- Associated Press - Monday, May 23, 2016

ST. PAUL, Minn. (AP) - Gov. Mark Dayton said he hasn’t decided whether he’s going to give state lawmakers a second chance to finish their work and fund both public works projects and road and bridge repairs that were left undone after the Legislature devolved into chaos in the final minutes of the session early Monday morning.

Dayton on Monday called lawmakers’ inability to pass more than $1 billion in transportation and public works proposals in their final hour after 11 weeks of work a “tragedy.” He said he doesn’t yet know whether he’ll call lawmakers back for a special session later this year, but wasn’t optimistic even then they could finish their work.

“We’re starting at a point of impasse and I don’t know what the willingness is on anybody’s part to go beyond that,” he said. “They weren’t willing to compromise up until the final hours last night. I don’t know what’s going to change that equation.”

Legislators did finish some major pieces of their plans to use a $900 million budget surplus, including a package of $260 million of tax credits and cuts to help farmers, parents, businesses and college students. They also passed extra spending on a statewide voluntary preschool program and broadband Internet infrastructure development.

The governor said he was pleased that funding for a statewide voluntary preschool program made into the final budget, a requirement he previously said was nonnegotiable in addition to the funding for broadband and to combat racial economic disparities.

Dayton said Monday he would begin reviewing the budget and the tax package once he received the final bills and that his consideration of them wouldn’t be tied to a potential special session. He spoke favorably of both, but stopped short of declaring he would sign them.

House Speaker Kurt Daudt pressed the governor to call a special session in the next few days, arguing it makes more sense to reconvene while lawmakers are still in town and before the House again loses its chamber on Wednesday due to the ongoing renovations at the Capitol.

“If we wait too much longer, I’m afraid that the fragile nature of this agreement will deteriorate,” Daudt said.

Bonding bills are a near-annual fixture at the Legislature, providing millions of dollars for construction projects in members’ districts across the state. But a combination package of more than $1 billion in public works projects and one-time funding for road and bridge repairs failed in a flurry of parliamentary procedures late Sunday, triggered by a disagreement over mass-transit.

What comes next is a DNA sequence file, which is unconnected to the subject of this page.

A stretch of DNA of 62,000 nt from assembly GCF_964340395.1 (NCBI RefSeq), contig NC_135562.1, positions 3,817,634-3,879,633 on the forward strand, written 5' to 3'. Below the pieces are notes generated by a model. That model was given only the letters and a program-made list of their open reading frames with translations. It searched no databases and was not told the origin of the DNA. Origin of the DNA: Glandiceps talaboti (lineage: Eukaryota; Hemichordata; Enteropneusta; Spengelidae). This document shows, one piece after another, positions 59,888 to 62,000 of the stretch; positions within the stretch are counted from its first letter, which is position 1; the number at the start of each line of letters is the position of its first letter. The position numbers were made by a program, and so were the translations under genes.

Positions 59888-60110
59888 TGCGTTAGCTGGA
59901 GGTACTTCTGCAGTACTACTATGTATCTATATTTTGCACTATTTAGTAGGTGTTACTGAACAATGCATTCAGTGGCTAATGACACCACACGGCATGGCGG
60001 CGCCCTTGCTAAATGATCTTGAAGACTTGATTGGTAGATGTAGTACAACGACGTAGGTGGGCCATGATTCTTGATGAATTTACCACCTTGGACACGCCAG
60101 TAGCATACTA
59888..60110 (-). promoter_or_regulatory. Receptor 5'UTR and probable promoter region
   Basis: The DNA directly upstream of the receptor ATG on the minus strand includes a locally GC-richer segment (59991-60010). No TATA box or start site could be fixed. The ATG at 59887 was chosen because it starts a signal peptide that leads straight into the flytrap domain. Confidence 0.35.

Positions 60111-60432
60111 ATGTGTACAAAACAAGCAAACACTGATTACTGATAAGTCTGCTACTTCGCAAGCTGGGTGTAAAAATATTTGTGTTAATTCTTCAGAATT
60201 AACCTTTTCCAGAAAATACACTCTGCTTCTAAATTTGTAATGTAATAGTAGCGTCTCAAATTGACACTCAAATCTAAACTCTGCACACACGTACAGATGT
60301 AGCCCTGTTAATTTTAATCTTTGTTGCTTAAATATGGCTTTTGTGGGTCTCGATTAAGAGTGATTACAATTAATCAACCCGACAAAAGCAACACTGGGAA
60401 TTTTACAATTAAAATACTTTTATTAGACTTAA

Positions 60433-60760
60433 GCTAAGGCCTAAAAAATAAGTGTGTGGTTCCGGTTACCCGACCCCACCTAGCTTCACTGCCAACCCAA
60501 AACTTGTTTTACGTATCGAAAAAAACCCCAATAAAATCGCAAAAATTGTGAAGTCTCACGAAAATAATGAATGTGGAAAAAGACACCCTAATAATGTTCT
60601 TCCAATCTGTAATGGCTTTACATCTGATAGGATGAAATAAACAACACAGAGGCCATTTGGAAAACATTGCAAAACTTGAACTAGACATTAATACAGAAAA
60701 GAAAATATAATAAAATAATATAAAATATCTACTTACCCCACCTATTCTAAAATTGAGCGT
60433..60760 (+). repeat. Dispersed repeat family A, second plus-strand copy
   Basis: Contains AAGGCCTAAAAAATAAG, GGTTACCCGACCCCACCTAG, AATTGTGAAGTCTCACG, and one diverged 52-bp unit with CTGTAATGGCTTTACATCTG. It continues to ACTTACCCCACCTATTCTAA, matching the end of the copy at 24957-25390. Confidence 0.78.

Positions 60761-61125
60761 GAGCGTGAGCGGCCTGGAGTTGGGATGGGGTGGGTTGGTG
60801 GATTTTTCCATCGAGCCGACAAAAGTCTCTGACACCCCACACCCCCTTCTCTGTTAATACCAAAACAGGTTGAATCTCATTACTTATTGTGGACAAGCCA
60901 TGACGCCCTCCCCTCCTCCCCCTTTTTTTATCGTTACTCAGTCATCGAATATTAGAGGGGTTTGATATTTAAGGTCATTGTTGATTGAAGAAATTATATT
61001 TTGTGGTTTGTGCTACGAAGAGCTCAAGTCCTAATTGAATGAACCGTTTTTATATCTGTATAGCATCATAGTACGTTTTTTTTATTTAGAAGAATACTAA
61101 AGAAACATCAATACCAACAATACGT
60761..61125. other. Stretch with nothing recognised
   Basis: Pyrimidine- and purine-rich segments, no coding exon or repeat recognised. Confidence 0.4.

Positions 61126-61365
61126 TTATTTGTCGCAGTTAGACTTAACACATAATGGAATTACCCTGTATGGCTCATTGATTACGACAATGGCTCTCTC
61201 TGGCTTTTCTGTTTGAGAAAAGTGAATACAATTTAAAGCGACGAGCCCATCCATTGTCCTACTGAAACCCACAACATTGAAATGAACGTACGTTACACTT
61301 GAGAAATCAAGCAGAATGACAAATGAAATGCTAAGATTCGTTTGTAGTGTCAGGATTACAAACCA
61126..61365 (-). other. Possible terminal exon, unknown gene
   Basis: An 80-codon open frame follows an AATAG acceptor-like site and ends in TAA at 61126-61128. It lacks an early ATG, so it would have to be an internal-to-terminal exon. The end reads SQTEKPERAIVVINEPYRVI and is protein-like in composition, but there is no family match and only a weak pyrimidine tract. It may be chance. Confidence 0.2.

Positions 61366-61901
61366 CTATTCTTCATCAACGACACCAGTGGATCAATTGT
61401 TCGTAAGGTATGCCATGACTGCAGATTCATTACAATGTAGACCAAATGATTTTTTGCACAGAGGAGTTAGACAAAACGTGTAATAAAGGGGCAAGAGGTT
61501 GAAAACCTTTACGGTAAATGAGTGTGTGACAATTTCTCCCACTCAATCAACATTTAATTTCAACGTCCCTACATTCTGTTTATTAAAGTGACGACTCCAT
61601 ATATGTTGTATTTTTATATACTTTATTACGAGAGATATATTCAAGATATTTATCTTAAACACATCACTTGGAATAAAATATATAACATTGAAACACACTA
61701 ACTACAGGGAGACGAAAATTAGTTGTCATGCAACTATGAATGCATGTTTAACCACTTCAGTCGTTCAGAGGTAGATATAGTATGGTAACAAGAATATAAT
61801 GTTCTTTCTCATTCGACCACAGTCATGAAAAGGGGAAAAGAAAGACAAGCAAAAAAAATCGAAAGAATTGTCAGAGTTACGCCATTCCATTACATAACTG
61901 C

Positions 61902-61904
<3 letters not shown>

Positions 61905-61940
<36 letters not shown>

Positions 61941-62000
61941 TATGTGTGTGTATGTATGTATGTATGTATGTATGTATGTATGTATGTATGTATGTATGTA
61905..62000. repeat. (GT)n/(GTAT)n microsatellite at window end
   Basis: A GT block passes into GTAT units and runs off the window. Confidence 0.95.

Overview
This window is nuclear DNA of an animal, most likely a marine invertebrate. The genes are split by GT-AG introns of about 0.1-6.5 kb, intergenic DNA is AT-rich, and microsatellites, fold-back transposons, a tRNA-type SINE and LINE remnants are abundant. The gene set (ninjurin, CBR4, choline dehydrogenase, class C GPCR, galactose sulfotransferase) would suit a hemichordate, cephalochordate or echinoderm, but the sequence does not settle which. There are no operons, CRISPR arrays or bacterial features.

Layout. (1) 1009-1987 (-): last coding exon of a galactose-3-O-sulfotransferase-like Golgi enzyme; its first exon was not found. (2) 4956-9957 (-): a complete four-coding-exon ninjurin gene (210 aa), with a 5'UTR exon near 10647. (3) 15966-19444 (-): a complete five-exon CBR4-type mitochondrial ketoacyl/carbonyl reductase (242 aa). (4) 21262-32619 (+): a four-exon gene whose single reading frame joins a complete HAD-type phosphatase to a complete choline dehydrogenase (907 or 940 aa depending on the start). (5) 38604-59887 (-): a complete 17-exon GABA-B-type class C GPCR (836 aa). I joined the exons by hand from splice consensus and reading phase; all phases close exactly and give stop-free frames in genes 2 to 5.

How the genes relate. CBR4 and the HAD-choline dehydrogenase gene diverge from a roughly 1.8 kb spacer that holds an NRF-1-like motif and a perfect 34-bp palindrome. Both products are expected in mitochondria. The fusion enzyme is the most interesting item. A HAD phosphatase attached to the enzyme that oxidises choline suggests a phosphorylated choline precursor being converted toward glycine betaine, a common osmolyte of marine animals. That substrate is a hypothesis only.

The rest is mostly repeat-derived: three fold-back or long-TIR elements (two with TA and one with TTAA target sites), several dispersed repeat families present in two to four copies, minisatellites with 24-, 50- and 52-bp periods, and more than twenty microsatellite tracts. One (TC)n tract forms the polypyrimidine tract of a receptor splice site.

Lawmakers quickly tried to ramp up pressure for a special session this week to finish it up.

In an email to constituents with a subject line “URGENT,” Rep. Jim Newberger, R-Becker, referenced a handful of projects in his central Minnesota that were set to receive funding in the failed package, asking his constituents to call Dayton’s office and demand an immediate special session.

Senate Majority Leader Tom Bakk said he also hopes to get another crack at passing the bill with more than $1 billion in construction. But the partisan divide over mass-transit projects - a light-rail train to the southwestern Minneapolis suburbs, in particular - that caused the bonding bill’s failure remained, keeping a quick solution out of reach.

Daudt called that project unnecessary and controversial. Senate Democrats insist it’s critical.

“If there is some kind of agreement on a bonding bill … it will have a solution to Southwest Light Rail in it,” Bakk said.

In another piece of unfinished business, the Legislature also failed to pass upgrades needed for Minnesota driver’s licenses to satisfy the federal government. Lawmakers worked for weeks to find a compromise to comply with the federal Real ID Act, which officials say will require new IDs be in place by 2018 to board domestic flights.

Dayton said Monday that there’s a “perfectly good chance” next year for lawmakers to find compromise a bill and solve the issue.

“No bill this year is better than a bad bill,” he said.

LOAD COMMENTS ()

 

Click to Read More

Click to Hide